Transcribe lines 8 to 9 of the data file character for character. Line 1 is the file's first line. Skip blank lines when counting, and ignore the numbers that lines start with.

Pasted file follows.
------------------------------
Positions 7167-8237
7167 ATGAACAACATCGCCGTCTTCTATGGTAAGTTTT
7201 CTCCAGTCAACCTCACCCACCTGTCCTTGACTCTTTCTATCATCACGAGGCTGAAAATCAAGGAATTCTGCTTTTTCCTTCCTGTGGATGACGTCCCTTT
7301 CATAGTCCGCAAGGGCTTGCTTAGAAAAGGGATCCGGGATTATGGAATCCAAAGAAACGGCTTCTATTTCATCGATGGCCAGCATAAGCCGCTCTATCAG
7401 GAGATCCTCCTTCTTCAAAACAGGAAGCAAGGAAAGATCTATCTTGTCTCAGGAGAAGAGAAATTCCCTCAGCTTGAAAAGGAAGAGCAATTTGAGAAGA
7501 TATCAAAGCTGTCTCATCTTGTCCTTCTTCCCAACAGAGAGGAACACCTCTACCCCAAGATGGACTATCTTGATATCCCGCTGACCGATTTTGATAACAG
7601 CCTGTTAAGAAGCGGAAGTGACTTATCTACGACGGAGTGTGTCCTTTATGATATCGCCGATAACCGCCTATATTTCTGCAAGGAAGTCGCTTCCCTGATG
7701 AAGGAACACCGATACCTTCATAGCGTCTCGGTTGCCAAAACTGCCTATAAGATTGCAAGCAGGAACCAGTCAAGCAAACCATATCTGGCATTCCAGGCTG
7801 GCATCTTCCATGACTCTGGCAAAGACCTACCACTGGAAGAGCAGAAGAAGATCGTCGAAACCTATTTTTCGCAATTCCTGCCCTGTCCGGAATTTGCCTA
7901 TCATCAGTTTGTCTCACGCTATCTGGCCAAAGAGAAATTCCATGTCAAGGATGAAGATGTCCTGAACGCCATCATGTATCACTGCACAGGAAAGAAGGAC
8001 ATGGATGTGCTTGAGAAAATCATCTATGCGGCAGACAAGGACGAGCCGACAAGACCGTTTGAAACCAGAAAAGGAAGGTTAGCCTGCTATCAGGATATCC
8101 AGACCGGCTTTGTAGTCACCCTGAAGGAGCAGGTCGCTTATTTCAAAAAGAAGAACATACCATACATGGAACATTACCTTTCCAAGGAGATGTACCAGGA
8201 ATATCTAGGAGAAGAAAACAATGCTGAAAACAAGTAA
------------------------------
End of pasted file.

7701 AAGGAACACCGATACCTTCATAGCGTCTCGGTTGCCAAAACTGCCTATAAGATTGCAAGCAGGAACCAGTCAAGCAAACCATATCTGGCATTCCAGGCTG
7801 GCATCTTCCATGACTCTGGCAAAGACCTACCACTGGAAGAGCAGAAGAAGATCGTCGAAACCTATTTTTCGCAATTCCTGCCCTGTCCGGAATTTGCCTA